This has opened a can of worms. It has exposed my ignorance of how the whole edifice of NHS funding operates. I find it very frustrating, but I had pretty much come to terms with the fact that there seems to be no way to find out, let alone understand, how our diabetes services are paid for, apart from the fact that ultimately the funding is allocated by the Clinical Commissioning Group. But are we paid per consultation? Do they give us a fixed amount for all we do in a year? How is my salary allocated between the Dietetic department, the Diabetes department, the hospital where I work and the Trust that employs me? Does the Diabetes service pay the Dietetic department for my support, and if so, what exactly am I supposed to be doing? What exactly are my responsibilities within the Diabetes service? Should I be delivering DESMOND at all, and if so, how often, and where?

This is further complicated by the fact that I am aware there are circumstances where I shouldn't see someone - if they are referred by their GP to a Dietitian but not to a Consultant then it ought to be a Dietitian from a different service, despite the fact that the Nurses in the same building can accept these referrals. And recently one of our Diabetes Consultants asked me to see someone for dietary input who doesn't actually have diabetes - should I accept that referral? Apparently I shouldn't, but what if I do? What difference will it make? Who will care?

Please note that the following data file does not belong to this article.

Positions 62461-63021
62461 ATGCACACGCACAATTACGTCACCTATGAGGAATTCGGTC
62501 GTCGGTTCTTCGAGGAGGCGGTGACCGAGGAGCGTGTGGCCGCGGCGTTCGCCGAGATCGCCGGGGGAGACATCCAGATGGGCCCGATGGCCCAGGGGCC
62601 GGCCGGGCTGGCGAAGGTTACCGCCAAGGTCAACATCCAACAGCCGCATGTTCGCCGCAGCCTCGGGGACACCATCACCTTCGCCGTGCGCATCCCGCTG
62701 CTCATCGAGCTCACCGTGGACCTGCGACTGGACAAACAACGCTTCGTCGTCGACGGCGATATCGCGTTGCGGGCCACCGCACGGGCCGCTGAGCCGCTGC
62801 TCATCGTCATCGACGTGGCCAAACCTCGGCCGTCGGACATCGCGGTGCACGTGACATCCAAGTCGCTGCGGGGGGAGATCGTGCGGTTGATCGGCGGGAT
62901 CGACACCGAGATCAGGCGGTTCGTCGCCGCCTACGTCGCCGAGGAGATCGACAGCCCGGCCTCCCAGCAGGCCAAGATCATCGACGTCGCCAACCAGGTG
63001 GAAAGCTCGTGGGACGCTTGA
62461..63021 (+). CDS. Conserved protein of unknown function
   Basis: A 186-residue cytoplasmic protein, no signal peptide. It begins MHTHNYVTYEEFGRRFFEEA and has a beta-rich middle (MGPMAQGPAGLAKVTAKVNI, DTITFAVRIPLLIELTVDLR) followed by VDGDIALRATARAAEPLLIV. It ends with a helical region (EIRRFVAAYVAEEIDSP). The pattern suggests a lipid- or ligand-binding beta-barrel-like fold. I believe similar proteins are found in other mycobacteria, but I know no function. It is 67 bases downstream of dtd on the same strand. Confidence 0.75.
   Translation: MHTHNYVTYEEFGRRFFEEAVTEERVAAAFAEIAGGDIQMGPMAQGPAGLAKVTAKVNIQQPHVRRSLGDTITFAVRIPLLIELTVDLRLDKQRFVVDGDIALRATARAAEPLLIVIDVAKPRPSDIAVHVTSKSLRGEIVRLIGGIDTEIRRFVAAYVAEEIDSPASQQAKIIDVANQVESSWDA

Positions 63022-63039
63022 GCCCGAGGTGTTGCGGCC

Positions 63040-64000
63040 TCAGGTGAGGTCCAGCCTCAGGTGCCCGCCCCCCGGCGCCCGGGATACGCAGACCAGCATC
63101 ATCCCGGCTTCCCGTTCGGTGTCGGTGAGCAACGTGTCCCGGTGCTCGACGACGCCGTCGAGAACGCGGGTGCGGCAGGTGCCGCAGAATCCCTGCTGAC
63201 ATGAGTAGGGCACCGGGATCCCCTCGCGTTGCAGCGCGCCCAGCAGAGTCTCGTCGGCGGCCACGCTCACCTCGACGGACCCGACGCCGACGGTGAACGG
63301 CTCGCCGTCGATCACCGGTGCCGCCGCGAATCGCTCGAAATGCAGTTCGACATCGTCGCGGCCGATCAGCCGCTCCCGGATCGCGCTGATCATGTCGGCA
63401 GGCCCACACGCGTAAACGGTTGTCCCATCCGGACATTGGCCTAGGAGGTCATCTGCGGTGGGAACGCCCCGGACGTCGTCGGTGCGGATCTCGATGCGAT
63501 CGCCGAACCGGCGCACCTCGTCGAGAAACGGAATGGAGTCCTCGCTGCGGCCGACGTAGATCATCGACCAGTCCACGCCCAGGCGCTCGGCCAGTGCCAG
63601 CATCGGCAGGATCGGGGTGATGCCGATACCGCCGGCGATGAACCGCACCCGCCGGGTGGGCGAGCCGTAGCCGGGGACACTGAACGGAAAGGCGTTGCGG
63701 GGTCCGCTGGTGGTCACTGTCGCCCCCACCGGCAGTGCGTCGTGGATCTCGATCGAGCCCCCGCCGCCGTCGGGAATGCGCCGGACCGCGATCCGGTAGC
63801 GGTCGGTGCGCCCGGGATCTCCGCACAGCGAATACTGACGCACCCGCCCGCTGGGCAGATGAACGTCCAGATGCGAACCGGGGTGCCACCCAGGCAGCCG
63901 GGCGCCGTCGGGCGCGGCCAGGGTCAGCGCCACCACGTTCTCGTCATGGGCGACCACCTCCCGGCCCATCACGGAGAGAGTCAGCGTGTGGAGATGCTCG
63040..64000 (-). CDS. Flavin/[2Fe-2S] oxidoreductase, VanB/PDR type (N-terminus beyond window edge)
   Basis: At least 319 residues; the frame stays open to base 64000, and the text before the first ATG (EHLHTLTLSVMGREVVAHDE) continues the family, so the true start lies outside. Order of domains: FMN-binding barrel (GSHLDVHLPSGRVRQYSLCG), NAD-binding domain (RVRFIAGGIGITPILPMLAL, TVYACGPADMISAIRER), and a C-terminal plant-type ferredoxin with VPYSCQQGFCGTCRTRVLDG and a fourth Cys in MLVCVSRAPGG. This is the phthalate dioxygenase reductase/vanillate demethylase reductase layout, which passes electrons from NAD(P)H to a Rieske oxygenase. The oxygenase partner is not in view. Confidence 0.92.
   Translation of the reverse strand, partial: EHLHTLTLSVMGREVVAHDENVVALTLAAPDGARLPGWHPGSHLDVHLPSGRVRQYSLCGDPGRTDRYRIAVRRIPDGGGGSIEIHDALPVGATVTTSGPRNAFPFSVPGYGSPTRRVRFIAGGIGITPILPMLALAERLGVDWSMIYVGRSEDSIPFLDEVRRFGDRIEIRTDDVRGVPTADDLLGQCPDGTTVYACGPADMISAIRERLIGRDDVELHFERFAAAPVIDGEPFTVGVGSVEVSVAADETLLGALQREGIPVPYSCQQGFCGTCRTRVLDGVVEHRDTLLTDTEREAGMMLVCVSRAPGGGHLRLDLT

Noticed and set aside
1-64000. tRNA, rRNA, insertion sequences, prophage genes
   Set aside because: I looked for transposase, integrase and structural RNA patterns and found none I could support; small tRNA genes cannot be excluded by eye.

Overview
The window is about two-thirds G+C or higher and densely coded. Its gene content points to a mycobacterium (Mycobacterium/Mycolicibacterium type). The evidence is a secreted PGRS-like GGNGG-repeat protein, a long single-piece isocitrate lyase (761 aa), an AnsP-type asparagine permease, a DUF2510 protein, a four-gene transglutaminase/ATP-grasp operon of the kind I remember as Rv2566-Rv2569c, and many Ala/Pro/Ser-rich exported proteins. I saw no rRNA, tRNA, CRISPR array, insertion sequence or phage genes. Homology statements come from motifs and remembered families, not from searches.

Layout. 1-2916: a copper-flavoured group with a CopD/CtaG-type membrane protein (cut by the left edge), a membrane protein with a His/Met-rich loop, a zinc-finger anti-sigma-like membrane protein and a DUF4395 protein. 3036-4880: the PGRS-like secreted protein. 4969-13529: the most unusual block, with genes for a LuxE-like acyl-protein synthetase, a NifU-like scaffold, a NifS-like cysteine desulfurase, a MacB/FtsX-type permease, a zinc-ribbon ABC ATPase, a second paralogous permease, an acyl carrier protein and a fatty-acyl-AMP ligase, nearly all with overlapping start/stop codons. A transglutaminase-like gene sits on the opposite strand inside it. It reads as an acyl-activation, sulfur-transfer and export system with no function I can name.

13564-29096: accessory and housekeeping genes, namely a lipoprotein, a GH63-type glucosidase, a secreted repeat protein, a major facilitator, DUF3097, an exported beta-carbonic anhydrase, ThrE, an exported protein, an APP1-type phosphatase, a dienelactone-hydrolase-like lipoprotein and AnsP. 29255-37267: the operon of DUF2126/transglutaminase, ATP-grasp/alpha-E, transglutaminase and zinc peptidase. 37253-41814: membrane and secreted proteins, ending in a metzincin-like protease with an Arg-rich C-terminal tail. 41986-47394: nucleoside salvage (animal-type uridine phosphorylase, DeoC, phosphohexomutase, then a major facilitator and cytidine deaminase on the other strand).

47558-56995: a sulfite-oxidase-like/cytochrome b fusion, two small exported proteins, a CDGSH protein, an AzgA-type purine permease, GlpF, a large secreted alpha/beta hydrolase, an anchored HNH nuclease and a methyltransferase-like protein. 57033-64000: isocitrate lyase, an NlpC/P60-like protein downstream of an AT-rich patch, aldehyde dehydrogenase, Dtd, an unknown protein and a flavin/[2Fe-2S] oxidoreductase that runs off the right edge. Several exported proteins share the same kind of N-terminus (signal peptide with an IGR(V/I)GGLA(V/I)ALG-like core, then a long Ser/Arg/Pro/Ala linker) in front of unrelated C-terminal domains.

Our Diabetes service is going to be reviewed, and I don't want it to appear as though I'm not fully occupied simply because I've been recording my activity wrongly. I'm not in the least bit interested in any of this but it looks as though I'm going to have to ask some more questions. The NHS is a wonderful institution, but it is mind-bogglingly complex.

Thursday, 2 June 2016

Philharmonia and philately

Various varieties of attractive mushrooms in baskets
Borough Market, May 2016